In another of the dialogue's aphorisms, people are compared to pebbles that are pushed here, there and everywhere by the elements. It isn't just the metaphor that lands, but also the granularity; Shōgun looks and feels intricate, and is staged and plotted to match. Spies, love, loyalty, courtesan life, gardening practices, earthquakes, rabbit stew, duplicitous allegiances, ambition in a variety of forms, how gravely one's word can be taken: they're all weaved in. In its overarching narrative, Toranaga is beckoned to Osaka, where his main rival Ishido Kazunari (Takehiro Hira, Gran Turismo: Based on a True Story) wants to put him in his place to snatch up overseeing the country for himself. That's truly the framing, however, as is Blackthorne initially washing up in a fishing village.

Although Toranaga declares several times that he's not after the titular position, Shōgun is another series for the streaming pile that's about fighting for supremacy, as Game of Thrones and Succession both famously were. As with just the former, it's another grand and gripping epic. While it's impossible not to see those links, knowing that both battling over who'll grasp power and traversing sprawling worlds are among pop culture's favourite things right now (and for some time) doesn't make Shōgun any less impressive. Rather, Marks and Kondo's spin on Clavell's book is a reminder of how magnificent and mesmerising such efforts can be when they're at their very best.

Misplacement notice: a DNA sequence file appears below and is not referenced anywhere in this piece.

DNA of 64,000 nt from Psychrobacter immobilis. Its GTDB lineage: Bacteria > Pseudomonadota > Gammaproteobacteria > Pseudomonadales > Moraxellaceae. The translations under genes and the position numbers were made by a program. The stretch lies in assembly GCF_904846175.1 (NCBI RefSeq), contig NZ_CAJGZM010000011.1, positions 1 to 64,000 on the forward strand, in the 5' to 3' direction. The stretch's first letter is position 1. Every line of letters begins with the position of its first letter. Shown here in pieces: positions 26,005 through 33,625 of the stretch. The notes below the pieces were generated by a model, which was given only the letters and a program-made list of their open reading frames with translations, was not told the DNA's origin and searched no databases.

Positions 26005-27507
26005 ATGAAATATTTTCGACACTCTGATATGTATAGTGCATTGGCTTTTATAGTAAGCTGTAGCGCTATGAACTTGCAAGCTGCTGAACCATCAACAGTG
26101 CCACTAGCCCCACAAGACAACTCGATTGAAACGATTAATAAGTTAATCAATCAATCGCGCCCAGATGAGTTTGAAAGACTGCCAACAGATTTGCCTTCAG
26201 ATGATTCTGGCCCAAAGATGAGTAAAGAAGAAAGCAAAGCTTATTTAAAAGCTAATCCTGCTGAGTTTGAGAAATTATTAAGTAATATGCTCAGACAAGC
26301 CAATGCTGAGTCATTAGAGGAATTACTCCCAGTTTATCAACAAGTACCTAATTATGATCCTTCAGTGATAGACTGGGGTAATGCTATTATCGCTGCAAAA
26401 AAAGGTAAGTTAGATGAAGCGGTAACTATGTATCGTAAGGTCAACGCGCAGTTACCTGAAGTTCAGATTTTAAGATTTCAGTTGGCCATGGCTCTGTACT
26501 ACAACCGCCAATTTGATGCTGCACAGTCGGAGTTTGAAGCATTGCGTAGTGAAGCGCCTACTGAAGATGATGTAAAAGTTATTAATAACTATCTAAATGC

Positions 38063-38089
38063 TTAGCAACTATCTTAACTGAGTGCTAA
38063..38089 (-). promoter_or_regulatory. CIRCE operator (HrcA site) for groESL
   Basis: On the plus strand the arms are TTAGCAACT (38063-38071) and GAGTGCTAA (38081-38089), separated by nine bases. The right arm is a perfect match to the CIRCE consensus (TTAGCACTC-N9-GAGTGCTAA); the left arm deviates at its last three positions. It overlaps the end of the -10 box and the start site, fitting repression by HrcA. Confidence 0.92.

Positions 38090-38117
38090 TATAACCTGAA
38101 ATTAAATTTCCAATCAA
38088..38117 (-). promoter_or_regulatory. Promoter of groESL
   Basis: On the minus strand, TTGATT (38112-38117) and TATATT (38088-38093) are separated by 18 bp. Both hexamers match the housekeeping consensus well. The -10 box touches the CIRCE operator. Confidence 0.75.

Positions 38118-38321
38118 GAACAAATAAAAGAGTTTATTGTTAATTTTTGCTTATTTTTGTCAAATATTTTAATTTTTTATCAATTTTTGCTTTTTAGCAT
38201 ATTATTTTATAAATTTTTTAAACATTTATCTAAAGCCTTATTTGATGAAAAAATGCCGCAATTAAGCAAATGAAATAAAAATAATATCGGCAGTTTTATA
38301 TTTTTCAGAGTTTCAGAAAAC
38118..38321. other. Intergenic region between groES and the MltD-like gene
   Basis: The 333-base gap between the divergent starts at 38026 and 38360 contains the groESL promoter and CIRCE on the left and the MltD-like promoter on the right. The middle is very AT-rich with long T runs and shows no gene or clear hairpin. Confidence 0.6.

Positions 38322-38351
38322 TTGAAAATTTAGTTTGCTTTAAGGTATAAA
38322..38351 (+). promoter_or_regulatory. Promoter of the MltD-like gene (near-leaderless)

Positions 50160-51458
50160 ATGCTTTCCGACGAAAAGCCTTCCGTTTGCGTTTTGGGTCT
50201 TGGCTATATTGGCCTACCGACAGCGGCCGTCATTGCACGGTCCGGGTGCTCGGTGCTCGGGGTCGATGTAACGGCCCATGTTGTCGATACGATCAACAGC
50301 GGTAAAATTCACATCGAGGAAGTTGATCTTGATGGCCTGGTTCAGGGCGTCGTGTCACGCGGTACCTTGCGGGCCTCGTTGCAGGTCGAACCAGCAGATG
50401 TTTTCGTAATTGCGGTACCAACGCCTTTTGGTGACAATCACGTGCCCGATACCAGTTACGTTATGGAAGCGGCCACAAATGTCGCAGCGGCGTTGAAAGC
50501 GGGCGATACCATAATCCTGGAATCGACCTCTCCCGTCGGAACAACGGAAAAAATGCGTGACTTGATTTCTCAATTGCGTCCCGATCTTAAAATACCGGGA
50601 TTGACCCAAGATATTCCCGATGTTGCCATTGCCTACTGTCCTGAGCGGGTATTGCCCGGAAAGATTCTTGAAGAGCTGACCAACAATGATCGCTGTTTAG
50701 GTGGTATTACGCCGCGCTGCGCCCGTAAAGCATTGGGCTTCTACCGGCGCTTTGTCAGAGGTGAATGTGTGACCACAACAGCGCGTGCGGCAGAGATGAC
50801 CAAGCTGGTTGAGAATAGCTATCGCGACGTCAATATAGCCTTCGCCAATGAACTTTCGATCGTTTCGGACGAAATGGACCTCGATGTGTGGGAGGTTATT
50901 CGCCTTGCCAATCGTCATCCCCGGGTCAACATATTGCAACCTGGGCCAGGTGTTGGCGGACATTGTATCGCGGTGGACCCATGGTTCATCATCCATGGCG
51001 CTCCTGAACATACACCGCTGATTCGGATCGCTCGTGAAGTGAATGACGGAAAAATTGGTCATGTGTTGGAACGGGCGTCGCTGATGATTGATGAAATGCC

The scale is immense, and yet there's no skimping on intimacy. With authenticity as its guide, the minutiae is meticulous, demanding that the utmost notice is paid to everything at all times. The scenery alone is so exquisitely and sumptuously shot that it'll doubtless inspire tourist pilgrimages. Shōgun is visceral, too; gore is also no stranger from the get-go, when being boiled alive proves one way to deal with Japan's newcomers — and frequently from then on, including via seppuku. This is potent, thoughtful and immediately engrossing viewing, and lavish and precisely made also. As skilled at giant setpieces as it is at plunging into political scheming and emotional yearning, Shōgun makes getting drawn in instantaneous.

Check out the trailer for Shōgun below:

Shōgun streams via Disney+ from Tuesday, February 27.

Images: Katie Yu/FX.

Published on February 28, 2024 by Sarah Ward